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Peconic Community School students unveil their Little Free Library at Stotzky Park

The fourth grade students at the Peconic Community School in Aquebogue are avid readers, according to Kathyrn Casey Quigley, the school’s co-director. By January, the students had already met a challenge to read 400 books by the end of the school year, she said.

“So they realized they could share their love of reading and books with other community members,” Ms. Casey Quigley said.

Every year on Martin Luther King Jr. Day, the students participate in a service project. That’s where they decided to make a “Little Free Library.” 

The Little Free Library, which is actually pretty big, would enable kids to share a book with others and read books donated by other children.

They voted on what the library would look like and decided it would be a rocket. 

Adam Spar, a parent of one of the students, built the rocket ship library and the children assembled, sanded, painted and decorated it at their school.  They also organized a book drive among school students to stock the rocket before blast off.

Ms. Casey Quigley said she contacted Councilwoman Catherine Kent about a possible location in that town, and she suggested Stotzky Park.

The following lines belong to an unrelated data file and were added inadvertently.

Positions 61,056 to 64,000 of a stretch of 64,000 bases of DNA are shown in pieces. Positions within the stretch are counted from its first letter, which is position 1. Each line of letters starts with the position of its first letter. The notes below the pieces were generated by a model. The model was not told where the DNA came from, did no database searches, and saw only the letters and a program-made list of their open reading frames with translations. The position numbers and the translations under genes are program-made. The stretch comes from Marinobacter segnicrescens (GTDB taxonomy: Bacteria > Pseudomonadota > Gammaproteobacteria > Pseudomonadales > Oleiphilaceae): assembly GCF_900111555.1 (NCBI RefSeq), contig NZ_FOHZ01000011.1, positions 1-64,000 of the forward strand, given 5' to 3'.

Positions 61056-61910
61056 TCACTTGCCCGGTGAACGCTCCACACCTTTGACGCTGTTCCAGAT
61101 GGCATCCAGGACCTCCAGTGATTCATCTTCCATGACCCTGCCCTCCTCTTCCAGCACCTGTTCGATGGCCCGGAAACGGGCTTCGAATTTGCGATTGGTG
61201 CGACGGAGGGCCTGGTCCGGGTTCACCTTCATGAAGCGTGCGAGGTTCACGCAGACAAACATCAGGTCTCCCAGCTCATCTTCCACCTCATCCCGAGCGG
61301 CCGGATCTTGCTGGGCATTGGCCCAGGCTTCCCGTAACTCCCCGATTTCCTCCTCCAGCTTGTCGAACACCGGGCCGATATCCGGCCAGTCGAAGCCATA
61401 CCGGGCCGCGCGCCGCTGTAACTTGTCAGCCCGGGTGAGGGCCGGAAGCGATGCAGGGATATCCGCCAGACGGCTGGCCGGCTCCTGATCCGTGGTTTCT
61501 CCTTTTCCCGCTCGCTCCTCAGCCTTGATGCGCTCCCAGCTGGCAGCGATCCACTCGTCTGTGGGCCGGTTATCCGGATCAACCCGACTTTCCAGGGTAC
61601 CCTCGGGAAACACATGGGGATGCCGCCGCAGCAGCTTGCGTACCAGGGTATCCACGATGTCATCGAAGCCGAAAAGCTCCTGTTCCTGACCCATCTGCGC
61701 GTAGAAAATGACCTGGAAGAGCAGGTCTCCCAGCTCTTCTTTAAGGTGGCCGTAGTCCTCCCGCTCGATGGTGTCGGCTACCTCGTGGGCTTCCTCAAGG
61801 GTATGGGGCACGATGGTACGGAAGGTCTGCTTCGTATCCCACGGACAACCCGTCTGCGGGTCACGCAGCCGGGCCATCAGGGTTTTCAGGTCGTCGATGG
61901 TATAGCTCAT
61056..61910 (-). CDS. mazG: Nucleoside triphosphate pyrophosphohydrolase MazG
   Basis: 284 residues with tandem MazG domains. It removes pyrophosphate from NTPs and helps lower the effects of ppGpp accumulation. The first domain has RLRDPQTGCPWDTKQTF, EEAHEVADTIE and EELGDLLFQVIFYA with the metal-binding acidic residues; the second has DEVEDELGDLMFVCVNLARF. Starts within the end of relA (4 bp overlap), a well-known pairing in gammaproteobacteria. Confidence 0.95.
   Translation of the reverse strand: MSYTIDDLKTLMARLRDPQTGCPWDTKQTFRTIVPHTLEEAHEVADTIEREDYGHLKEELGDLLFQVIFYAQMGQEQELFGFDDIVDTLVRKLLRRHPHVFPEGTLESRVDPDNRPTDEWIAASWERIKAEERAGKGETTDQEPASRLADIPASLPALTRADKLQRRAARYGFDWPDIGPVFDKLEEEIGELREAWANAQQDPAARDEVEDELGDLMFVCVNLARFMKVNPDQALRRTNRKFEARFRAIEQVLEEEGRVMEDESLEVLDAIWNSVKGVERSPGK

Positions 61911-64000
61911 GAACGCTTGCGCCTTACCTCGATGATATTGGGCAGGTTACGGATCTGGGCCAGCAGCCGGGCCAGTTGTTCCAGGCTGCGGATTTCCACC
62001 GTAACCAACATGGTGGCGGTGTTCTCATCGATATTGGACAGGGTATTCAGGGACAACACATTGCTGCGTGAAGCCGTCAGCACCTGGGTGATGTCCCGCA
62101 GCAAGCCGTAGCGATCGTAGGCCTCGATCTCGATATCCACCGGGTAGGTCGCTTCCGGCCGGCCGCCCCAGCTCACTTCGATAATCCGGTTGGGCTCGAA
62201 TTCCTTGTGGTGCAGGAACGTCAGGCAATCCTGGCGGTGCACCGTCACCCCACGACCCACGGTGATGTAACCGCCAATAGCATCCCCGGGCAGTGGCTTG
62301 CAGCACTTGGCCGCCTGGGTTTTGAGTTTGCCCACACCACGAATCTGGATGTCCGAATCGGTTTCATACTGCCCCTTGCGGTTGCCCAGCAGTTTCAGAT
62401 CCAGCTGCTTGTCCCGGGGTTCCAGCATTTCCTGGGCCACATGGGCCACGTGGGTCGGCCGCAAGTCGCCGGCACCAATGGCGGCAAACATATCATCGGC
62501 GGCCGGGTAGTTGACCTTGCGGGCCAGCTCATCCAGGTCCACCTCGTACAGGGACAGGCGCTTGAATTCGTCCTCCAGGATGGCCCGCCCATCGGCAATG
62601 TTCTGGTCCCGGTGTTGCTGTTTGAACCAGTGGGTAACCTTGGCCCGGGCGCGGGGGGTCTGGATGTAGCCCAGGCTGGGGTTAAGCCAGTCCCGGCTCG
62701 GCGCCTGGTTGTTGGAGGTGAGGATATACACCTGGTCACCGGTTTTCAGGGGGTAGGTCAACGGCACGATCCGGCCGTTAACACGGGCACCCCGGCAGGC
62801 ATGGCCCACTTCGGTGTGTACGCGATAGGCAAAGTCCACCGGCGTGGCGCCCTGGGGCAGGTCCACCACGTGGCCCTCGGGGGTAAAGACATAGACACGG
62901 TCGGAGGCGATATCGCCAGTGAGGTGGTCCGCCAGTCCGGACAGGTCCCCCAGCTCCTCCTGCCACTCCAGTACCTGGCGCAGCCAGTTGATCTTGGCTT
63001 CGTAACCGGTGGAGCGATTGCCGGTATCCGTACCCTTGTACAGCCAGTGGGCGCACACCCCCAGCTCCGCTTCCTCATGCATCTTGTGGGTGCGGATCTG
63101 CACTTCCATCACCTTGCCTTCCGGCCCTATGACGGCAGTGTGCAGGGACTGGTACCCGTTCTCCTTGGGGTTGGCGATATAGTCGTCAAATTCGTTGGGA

So on Wednesday, the students, along with Ms. Kent and Supervisor Yvette Aguiar, helped cut the ribbon on the library’s new location at Stotzky Park. 

“I want to thank you for being so enthusiastic here today,” Ms. Aguiar told the kids. “I will look forward to seeing the library stocked in a few minutes. In today’s digital world everything is computerized, it’s good to sit back and open up a book and enlighten yourself.”

Students stock the rocket ship with books. (Credit: Tim Gannon)

“I think this is the perfect spot,” said Ms. Kent, a former teacher who brought some books of her own to fill the library. “You’ve got me so excited about this little library.”

She said she hopes to see other similar “little libraries” turn up in other locations throughout the town. 

“This Little Free Library will not only improve reading motivation, but it will also deepen community connections,” Ms. Kent said. “It will bring a little more joy and a lot more books to our community.”

The Rules: 

Anyone may contribute or take books from the library. You can donate a book or books by simply placing them in the Little Free Library book exchange. If you take a book or two from a library, you do not need to return that exact book. However, in order to keep the library full of good choices for the whole neighborhood, the next time you swing by the library bring a few books to share.